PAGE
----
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Tenement Museum on Lower East Side lays off 76 staff members

The Tenement Museum's exterior. (Courtesy of Tenement Museum)

Since the opening date of indoor cultural institutions remains up in the air, the Lower East Side Tenement Museum laid off 76 part-time educators today, according to a statement released on Thursday morning. 

Museum leadership placed all of the educators being let go on furlough after the museum closed on March 13 due to the novel coronavirus pandemic with the hopes of bringing them back into the building in a matter of months. But given that Phase 4 of New York state’s reopening plan was altered to exclude large indoor cultural institutions like museums, Tenement Museum leadership accepted that the pandemic is “not abating” and that the public would not be able to return to the building any time soon. 

“Our educators make our programs come to life,” said Tenement Museum President Morris Vogel.”They are an important part of the Museum’s success. We had hoped to avoid this drastic step.” During the museum’s initial closure, leadership laid off 13 full-time staff and placed 40 full-time staff on furlough in addition to the 76 part-time staff now being laid off, and placed 8 members of senior management on partial furloughs. Vogel also took a 99% salary reduction, according to the press release. Currently, museum leadership is mulling over additional salary reductions for the remaining senior staff. 

The museum was able to bring back the furloughed 40 full-time staffers after receiving a paycheck protection program loan form the CARES Act given the loss of revenue from ticket sales. Leadership plans to use the fund to keep those full-time staffers on “for as long as possible.” But leadership predicts that the museums prolonged closure will result in a 50% budget reduction for next year.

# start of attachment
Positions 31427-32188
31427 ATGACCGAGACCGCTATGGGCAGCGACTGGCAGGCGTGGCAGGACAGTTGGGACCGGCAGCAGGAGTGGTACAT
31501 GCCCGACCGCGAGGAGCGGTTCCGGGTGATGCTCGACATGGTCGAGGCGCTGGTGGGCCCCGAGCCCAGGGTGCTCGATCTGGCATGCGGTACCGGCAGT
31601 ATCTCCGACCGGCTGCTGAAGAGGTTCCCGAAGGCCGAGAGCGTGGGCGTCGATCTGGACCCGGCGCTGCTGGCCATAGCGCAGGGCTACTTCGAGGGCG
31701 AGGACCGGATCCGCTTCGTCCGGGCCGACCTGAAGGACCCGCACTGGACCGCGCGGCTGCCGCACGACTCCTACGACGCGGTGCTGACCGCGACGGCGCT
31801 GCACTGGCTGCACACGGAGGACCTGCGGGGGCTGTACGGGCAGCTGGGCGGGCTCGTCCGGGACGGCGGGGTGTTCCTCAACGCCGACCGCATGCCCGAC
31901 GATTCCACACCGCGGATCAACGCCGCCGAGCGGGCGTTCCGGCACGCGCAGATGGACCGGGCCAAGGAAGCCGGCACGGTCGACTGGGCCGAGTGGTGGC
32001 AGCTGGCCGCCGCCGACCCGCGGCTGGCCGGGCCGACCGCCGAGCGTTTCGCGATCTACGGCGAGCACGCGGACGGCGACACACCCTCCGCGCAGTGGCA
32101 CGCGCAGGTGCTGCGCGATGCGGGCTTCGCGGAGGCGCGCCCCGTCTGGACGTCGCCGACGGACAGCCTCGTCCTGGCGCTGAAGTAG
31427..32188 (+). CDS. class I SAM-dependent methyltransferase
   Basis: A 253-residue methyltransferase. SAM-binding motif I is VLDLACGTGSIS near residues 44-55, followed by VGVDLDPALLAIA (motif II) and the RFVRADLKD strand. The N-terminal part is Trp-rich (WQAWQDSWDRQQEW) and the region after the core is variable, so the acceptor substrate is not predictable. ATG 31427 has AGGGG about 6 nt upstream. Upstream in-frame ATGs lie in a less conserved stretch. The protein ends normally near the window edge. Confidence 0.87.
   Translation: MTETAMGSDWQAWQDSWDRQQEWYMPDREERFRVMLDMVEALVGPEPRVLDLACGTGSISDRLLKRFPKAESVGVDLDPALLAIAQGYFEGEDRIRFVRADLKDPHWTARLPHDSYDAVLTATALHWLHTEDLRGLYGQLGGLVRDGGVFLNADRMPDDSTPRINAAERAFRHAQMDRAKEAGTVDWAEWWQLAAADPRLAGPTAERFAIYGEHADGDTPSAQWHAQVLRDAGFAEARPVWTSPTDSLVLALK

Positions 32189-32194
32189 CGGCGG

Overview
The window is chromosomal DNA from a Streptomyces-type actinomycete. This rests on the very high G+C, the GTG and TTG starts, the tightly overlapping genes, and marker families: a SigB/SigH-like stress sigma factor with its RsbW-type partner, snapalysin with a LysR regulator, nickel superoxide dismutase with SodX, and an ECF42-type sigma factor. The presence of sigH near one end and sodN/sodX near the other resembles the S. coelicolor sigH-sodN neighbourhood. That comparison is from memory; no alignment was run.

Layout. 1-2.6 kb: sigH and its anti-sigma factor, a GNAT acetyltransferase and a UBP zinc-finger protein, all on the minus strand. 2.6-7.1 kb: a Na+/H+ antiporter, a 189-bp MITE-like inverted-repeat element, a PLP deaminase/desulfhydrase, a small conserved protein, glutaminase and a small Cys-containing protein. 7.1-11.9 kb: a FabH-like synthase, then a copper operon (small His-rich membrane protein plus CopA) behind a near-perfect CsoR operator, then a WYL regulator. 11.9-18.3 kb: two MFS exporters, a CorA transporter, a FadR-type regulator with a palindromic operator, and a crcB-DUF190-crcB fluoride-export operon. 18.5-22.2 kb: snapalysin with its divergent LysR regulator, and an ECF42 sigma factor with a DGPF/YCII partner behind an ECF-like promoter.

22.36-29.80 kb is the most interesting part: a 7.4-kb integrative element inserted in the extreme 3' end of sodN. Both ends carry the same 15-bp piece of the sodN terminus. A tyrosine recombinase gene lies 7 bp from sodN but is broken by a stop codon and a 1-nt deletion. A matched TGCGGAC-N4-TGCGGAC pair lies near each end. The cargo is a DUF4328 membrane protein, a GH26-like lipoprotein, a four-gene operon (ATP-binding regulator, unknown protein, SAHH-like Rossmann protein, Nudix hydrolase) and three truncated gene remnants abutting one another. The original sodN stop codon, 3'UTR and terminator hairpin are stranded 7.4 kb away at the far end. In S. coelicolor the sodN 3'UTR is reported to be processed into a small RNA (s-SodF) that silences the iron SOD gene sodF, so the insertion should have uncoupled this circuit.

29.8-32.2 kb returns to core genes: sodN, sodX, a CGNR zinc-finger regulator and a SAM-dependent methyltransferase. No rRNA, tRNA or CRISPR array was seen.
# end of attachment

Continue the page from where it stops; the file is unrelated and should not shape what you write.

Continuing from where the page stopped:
New Yorkers interested in taking advantage of the Tenement Museum tours can still do so virtually. 

“For the past several months we have focused on pivoting our visitor model to digital platforms, developing alternative revenue streams, and growing philanthropy with the goal of ensuring the institution’s long-term survival and retaining as many full-time staff members as possible after the PPP period ends on September 20,” wrote Vogel.

In the coming months, the Museum plans to continue budget discipline to ensure financial strength through what it expects to be a drawn-out period of living with the pandemic; the institution remains hopeful it can reopen stronger when the pandemic loosens its grip.

The museum has hosted tours of historic tenement building at 97 and 103 Orchard and the surrounding neighborhood since 1988 in order to enhance New Yorkers and tourists’ appreciation of role immigrants play in shaping American identity. Every year the museum welcomes more than 278,000 visitors including 55,000 students. ” The Museum now aims to use every medium at its disposal to dramatically increase the impact of its programming—reaching millions not thousands— with its message of how immigrants built and continue to build America,” according to a statement. 

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